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EDA/IP??

90nm design flow is seen as a community effort

Posted: 27 Mar 2003 ?? ?Print Version ?Bookmark and Share

Keywords:international symposium on quality in electronic design? isqed? transistor asic? eda tools?

Yields for ICs with geometries below 100nm may not exceed 50 or 60 percent, according to Pallab Chatterjee, president of tool integrator SiliconMap and organizer of a panel at the International Symposium on Quality in Electronic Design (iSQED).

Maintaining acceptable yields for 20- to 50-million transistor ASICs will be a severe challenge for design flows and require an extraordinary degree of coordination between SoC designers, foundries, and third party IP suppliers.

"Just getting a design from 'point A' to 'point B' will be a major challenge," Chatterjee said. "Forget about importing third-party intellectual property [IP] and packaging models," he said privately, "I have clients [major SoC developers] who can't get an IP from building 1 to building 3 on their own campus."

The IP transfer and block integration process is much worse for anything analog, confirmed Dennis Monticelli, a technology fellow at National Semiconductor. "Analog is notorious for its demands on physical design, particularly noise, thermal coupling, and device matching," said Monticelli.

Knowledge of design blocks resides with experts within product groups, rather than within a central IP library, and the available EDA tools seldom provide an adequate level of simulation.

The EDA tools - the dozen or more point tools that make up a complex flow - are typically asked to validate the design assumptions that go into a poorly-characterized IP, Chatterjee complained. But even the assumption that the tools are good at what they do may need to be re-evaluated, Chatterjee said.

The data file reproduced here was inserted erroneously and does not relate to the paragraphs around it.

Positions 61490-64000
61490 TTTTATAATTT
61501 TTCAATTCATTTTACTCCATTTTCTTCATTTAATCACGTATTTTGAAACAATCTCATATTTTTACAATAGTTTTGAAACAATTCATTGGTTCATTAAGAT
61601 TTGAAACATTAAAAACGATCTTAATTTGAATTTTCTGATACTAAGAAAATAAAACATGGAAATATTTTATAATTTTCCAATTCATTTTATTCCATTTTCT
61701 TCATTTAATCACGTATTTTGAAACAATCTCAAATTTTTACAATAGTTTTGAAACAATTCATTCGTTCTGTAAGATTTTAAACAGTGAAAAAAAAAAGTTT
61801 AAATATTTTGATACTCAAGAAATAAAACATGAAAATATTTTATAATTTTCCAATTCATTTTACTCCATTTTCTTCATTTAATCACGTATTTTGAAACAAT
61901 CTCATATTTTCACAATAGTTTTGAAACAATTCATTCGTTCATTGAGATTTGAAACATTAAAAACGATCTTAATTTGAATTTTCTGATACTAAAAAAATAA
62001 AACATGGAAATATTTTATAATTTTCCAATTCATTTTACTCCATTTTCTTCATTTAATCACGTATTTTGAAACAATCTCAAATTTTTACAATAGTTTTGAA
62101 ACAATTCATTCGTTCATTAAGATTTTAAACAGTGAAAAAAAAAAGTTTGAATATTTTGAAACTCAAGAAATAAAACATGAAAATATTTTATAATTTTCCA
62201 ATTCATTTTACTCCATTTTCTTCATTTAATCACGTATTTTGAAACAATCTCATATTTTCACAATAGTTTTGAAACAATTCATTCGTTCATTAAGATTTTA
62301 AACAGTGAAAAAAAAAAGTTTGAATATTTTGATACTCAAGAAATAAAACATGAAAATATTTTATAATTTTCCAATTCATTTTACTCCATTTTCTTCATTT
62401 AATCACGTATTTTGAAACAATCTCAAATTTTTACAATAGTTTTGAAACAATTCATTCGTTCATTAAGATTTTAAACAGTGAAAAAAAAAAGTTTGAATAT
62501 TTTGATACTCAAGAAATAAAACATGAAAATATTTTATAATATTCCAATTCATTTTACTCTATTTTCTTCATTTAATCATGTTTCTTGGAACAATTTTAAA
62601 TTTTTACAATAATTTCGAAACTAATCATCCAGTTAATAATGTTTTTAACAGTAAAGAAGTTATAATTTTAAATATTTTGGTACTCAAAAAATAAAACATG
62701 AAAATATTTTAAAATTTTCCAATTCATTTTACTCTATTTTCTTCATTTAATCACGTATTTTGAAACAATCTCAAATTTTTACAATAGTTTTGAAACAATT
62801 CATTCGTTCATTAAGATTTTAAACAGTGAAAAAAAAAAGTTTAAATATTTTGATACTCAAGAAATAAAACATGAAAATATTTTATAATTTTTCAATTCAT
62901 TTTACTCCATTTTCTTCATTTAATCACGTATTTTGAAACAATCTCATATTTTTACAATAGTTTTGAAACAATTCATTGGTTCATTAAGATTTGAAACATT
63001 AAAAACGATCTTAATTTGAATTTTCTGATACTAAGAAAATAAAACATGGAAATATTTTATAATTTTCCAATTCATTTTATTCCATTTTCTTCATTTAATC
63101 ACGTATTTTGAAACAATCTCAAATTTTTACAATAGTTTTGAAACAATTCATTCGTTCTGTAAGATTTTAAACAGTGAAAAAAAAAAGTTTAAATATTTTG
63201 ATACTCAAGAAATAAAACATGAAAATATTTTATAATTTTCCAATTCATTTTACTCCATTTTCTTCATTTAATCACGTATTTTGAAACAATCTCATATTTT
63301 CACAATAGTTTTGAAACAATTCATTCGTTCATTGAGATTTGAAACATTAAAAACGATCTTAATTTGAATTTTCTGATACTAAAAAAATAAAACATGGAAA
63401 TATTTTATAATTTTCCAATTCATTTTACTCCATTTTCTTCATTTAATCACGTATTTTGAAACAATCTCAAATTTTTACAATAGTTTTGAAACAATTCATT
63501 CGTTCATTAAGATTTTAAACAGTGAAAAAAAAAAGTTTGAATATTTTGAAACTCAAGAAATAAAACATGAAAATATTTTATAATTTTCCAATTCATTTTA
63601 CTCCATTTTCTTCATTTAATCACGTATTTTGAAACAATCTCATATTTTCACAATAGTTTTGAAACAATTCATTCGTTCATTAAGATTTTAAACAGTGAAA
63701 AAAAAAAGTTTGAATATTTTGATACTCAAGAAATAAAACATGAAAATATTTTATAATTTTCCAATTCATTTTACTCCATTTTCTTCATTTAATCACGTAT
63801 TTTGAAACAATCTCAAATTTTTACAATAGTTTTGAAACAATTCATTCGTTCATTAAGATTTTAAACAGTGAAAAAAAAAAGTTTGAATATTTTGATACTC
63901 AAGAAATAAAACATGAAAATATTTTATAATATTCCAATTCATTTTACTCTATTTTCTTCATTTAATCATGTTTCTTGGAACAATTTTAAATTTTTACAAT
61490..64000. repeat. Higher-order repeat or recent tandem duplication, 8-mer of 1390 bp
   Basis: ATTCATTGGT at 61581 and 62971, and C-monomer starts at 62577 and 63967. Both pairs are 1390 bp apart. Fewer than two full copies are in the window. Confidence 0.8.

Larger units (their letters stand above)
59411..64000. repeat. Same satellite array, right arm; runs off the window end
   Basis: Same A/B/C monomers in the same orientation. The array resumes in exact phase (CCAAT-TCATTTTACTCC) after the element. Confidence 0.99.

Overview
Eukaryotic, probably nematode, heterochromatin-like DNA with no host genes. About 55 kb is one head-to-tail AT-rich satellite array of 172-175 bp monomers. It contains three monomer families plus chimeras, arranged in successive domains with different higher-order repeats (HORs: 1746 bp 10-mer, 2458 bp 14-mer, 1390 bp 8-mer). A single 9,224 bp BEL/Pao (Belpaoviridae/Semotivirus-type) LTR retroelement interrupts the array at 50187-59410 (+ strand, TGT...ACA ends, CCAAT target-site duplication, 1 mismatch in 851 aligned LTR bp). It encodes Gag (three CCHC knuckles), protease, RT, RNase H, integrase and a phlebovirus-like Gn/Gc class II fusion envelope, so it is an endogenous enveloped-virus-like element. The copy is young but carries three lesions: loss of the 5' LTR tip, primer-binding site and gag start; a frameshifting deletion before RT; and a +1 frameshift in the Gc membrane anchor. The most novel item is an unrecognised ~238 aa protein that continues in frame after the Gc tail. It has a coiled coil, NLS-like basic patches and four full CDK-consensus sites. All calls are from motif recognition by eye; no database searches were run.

New power management design concepts such as adaptive voltage scaling (AVS) or adaptive time scaling (ATS) alter the core voltage and clock frequency of a microprocessor, Monticelli explained. "We don't have the tools for this," he said.

Norm Towson, business development VP for silicon integrator Netcell was cynical about the possibilities for moving IP around. New-generation ASICs will likely require 22 separate cells and resemble a "patchwork quilt," he said. "If you use an IP block, you'd better keep his home phone number at hand," he said.

Some 80 percent of design starts never see production, insisted Towson. With the cost of a new IC approaching millions of dollars, IP design teams should be ready for an extraordinary degree of interaction and coordination. "They're all going to be sleeping together under the same roof when the thing gets done," he concluded.

According to PDF Solutions' president and CEO John Kibarian the separation between design and manufacturing is only good through 0.13?m geometries where the yields are in the 50 to 70 percent range, and measures of quality like "contact failures per billion" are on the level of "one or two."

At 90nm geometries, the contact failures per billion must be some fraction less than one - just to maintain the same limited yields. And this won't happen, Kibarian said, without some sort of design-for-manufacturing routine embedded in the design flow.

- Stephan Ohr

EE Times





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